A Blog About Intellectual Property Litigation and the District of Delaware

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Magistrate Judge Hall issued a § 101 R&R today in Rideshare Displays, Inc. v. Lyft, Inc., C.A. No. 20-1629-RGA-JLH (D. Del.), recommending denial of defendant Lyft's motion to dismiss based on § 101.

The Court found that the patent was not directed to an abstract idea—though it noted that it was a close call—and that, regardless, the invention contained an inventive concept under Step 2 of Alice.

We've all read about dozens (or more) of § 101 opinions over the last few years, but here are a few points of interest from Judge Hall's opinion:

  • Judge Hall closely examined the representativeness of the alleged representative claim, and rejected it as unrepresentative. Choose carefully!

  • The patentee conceded that the individual elements of the claim are all generic components, but prevailed anyway on the theory that the combination of them is non-conventional and non-generic (at least at the 12(b)(6) stage).

  • Judge Hall relied on statements in the complaint to support a finding of no invalidity. Some have questioned the value of these, but plaintiff here clearly got some benefit from them here:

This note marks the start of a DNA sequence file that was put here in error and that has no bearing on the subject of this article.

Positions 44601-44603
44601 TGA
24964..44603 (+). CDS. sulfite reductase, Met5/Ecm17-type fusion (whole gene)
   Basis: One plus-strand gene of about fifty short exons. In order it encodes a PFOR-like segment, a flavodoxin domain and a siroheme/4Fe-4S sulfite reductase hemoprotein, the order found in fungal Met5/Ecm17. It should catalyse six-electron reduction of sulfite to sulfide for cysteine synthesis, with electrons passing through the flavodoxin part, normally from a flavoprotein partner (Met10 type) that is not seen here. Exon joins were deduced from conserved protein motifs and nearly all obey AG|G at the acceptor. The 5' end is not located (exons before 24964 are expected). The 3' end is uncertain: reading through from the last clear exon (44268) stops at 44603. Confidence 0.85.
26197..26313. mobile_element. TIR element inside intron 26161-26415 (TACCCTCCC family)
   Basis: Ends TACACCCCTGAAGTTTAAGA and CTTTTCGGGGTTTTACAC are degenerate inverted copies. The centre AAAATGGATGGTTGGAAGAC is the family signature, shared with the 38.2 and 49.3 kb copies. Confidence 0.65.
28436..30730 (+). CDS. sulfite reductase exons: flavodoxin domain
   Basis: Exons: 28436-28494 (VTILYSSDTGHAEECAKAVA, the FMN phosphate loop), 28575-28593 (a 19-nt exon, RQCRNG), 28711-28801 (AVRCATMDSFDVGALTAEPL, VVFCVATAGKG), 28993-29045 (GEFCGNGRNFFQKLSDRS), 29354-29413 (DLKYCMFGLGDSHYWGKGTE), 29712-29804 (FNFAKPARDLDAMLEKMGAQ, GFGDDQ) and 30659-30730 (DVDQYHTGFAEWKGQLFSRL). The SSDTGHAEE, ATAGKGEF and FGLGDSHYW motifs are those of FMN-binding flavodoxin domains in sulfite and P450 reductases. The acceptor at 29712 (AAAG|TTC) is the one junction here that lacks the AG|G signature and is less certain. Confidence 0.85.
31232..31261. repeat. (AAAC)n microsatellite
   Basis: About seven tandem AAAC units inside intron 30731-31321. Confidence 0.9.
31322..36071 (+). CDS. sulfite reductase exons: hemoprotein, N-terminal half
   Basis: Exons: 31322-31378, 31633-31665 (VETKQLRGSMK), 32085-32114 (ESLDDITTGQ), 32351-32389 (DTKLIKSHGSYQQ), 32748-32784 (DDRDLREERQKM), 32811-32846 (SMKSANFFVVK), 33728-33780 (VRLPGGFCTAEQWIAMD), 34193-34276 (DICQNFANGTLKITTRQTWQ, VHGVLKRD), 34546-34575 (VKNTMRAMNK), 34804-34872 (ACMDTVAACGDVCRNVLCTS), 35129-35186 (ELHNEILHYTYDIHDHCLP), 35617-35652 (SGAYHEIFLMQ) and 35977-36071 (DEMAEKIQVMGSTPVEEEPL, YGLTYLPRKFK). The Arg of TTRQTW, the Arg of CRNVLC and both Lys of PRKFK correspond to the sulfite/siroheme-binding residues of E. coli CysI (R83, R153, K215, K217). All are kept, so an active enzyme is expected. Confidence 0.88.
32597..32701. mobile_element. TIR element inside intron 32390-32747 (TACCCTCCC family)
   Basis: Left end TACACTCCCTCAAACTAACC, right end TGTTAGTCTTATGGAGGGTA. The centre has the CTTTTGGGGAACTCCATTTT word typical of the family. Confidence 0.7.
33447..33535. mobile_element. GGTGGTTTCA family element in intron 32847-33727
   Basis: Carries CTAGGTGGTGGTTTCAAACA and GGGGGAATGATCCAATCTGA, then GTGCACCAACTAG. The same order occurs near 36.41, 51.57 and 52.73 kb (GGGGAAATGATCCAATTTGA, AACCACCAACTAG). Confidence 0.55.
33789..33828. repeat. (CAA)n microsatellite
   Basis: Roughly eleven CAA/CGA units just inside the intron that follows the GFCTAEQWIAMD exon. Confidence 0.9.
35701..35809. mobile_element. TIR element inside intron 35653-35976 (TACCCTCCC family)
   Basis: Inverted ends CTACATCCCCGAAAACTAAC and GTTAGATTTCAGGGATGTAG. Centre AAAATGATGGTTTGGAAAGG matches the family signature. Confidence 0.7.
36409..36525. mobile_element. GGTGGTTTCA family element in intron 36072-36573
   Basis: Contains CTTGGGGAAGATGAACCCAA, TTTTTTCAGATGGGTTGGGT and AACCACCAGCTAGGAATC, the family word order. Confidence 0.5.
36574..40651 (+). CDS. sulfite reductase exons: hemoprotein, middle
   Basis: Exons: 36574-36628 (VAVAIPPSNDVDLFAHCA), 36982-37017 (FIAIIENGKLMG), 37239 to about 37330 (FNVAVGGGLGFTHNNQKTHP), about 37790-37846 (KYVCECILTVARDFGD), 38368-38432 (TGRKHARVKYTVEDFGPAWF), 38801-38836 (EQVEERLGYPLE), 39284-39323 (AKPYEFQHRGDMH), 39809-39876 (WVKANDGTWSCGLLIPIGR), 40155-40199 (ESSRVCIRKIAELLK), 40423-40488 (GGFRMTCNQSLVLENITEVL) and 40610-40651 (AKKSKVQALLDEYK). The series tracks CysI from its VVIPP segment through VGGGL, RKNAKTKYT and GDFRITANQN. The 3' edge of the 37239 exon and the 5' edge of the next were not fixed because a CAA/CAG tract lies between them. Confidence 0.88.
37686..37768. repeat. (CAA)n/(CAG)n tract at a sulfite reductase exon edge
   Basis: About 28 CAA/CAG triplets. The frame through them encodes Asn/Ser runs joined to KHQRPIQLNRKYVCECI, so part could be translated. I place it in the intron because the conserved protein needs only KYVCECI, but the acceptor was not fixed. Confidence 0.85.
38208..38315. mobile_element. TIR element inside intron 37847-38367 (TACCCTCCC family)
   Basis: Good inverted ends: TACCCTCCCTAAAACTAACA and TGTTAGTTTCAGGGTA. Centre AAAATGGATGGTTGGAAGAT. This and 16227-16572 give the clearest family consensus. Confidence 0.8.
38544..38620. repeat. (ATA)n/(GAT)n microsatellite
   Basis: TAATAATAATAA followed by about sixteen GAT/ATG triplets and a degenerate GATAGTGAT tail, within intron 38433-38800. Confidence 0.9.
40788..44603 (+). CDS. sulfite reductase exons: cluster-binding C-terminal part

Plaintiff’s first amended complaint, which I must take as true at this stage, alleges that the claimed arrangement of generic components is not routine [or] conventional and that the claimed invention solves a known problem with ridesharing safety with “a unique and previously unknown and non-conventional solution.”
  • The Court included a nice quote summarizing the current state of § 101 law as to Step 1 of Alice:
At this stage in the development of § 101 law, it is widely acknowledged that there is no single, comprehensive definition of what is an abstract idea and that determining which claims are directed to abstract ideas and which are not has not proved to be a simple task.
  • Judge Hall divided the current § 101 lines of cases into three different groups—noting that Judge Bryson did the same while sitting in designation in Delaware—but found that the claims didn't fit cleanly into any of them:
    • Methods of organizing human activity (unpatentable)
    • Improvements to computer technology (patentable)
    • Purely functional without a specific means of achieving the functions (unpatentable)

While Judge Hall recommended denial of the motion, she also left the door open to a renewed motion at the summary judgment stage, possibly based on a different abstract idea. So, even if Judge Andrews adopts this R&R, we may be seeing more on this down the line.

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